How to Block a Fax Number
By Merle Huerta
"Junk" or unsolicited calls from fax numbers aren't just an annoyance; they can be illegal, according to the Federal Trade Commission. While you can register a fax number through the "Do Not Call" registry, the Federal Trade Commission cautions that unsolicited fax numbers frequently operate outside the law and may not comply with the registry. If an unwanted fax number keeps calling your company's phones, there are measures you can take to reduce the frequency of or to block the number.
Set Junk Fax Mode to Block a Fax Number That Calls Your Fax Machine
Access the Junk Fax mode through the "Setup" mode on your fax machine. By default, most fax machines are set to Junk Fax Mode. However, it is necessary to add numbers to the "Junk" fax list.
Select "Junk Fax" mode if it's not selected. This feature blocks phone numbers entered onto the "Junk" fax list. You must have a caller ID service to use this feature.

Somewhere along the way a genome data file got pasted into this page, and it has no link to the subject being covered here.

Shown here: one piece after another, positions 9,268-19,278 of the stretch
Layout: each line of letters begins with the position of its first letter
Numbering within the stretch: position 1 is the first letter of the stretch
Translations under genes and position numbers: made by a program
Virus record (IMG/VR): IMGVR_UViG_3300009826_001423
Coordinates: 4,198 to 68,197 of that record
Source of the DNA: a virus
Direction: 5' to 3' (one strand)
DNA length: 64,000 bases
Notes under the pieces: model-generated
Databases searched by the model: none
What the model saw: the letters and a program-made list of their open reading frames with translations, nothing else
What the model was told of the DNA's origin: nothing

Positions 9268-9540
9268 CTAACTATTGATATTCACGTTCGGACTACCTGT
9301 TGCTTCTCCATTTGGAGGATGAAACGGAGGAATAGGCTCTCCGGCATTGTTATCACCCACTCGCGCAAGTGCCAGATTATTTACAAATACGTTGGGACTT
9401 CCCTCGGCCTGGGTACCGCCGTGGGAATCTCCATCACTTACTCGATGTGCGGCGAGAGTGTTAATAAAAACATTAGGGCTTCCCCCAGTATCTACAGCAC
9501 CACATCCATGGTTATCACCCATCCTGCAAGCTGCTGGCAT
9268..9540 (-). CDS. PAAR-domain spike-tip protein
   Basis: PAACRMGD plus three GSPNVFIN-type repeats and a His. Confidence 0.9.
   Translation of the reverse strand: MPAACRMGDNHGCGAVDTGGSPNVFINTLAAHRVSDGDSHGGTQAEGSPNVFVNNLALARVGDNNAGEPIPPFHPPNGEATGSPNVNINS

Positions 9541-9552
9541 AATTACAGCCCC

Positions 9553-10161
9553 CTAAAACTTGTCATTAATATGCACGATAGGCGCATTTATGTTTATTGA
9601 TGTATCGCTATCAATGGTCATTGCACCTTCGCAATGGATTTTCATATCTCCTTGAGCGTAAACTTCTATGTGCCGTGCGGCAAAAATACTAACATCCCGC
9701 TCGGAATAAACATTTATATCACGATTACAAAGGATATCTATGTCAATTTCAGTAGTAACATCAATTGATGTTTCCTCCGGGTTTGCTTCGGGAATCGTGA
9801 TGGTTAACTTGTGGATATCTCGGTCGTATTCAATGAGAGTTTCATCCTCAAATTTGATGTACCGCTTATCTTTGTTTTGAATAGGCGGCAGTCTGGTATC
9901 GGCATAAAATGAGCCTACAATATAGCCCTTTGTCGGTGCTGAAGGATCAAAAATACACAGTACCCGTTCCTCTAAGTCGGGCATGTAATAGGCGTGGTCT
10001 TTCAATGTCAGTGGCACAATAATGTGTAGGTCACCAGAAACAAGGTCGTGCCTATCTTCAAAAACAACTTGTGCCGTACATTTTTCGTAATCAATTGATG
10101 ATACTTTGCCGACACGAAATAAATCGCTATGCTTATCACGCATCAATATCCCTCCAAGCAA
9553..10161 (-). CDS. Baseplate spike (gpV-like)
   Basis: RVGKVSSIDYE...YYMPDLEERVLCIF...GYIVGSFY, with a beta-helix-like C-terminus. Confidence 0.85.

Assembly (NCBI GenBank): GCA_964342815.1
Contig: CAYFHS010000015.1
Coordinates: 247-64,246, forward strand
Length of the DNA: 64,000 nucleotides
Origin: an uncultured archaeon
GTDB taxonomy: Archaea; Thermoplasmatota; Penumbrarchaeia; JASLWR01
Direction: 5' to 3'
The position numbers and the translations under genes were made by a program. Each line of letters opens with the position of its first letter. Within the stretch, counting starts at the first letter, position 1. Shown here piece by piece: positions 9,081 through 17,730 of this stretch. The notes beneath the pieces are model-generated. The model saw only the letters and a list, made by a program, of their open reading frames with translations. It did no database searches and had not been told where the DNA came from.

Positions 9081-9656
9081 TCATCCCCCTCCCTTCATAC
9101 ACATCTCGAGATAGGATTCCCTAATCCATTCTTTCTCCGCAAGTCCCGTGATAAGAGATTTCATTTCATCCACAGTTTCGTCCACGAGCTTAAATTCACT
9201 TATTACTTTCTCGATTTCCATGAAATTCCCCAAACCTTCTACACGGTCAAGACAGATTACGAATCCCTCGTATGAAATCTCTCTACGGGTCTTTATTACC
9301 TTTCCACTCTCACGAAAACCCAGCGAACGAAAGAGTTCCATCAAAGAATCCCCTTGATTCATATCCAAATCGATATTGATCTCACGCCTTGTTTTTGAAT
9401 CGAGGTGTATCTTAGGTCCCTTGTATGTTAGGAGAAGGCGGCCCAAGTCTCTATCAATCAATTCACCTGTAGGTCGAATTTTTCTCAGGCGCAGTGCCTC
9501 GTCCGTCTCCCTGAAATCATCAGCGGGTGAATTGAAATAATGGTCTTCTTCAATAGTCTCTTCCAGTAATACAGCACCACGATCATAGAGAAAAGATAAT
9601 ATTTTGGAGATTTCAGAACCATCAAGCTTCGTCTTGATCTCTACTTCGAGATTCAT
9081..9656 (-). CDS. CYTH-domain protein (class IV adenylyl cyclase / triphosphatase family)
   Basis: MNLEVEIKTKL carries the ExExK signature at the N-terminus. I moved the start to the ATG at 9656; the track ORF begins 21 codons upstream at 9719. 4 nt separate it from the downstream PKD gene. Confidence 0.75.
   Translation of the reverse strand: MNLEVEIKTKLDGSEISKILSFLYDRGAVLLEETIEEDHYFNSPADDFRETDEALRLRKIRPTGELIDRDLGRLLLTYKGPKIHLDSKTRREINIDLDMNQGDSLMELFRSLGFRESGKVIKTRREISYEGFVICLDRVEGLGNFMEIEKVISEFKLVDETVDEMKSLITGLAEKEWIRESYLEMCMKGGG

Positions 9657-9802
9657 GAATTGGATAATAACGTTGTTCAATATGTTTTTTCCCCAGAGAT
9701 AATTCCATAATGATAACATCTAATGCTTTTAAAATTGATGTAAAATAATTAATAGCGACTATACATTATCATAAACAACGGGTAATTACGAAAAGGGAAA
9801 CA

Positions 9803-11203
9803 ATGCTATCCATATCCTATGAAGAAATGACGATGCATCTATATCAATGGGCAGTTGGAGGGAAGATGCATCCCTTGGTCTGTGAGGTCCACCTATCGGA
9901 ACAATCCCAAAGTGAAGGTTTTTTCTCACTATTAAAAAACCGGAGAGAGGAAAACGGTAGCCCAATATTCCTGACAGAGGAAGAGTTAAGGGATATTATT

Add numbers to the "Junk" fax list. According to HP.com, there are two ways to enter fax numbers onto the "Junk" fax list. You can scroll through caller ID history and select any unwanted fax numbers or enter the number manually.
Purchase a call-blocking service. The "Junk" fax list is effective but not foolproof. Sometimes, a solicitor's fax number is unavailable. Many providers offer a call-blocking service for a fee. In addition, many business-supply stores sell call-blocking devices. When attached to your telephone, the device hangs up on calls with long-distance trunks (i.e. numbers such as 800 and 866).
Items you will need
Caller ID service
Instructions for the Junk Fax Mode vary from one model of fax machine to another. Check the instructions in your model's user manual.
The same is true for the fax through email option on your website's domain. Check instructions for blocking unwanted fax numbers in your domain's help section.
Merle Huerta, an adjunct instructor of English skills, began writing during her husband's combat deployment to Iraq in 2003. Her articles have appeared in "The Jerusalem Post," LiteraryMama.com and USA Travel Tips, among other publications. Huerta has an M.A. in instructional media and technology from Columbia University and is a graduate of CUNY's The Writers Institute.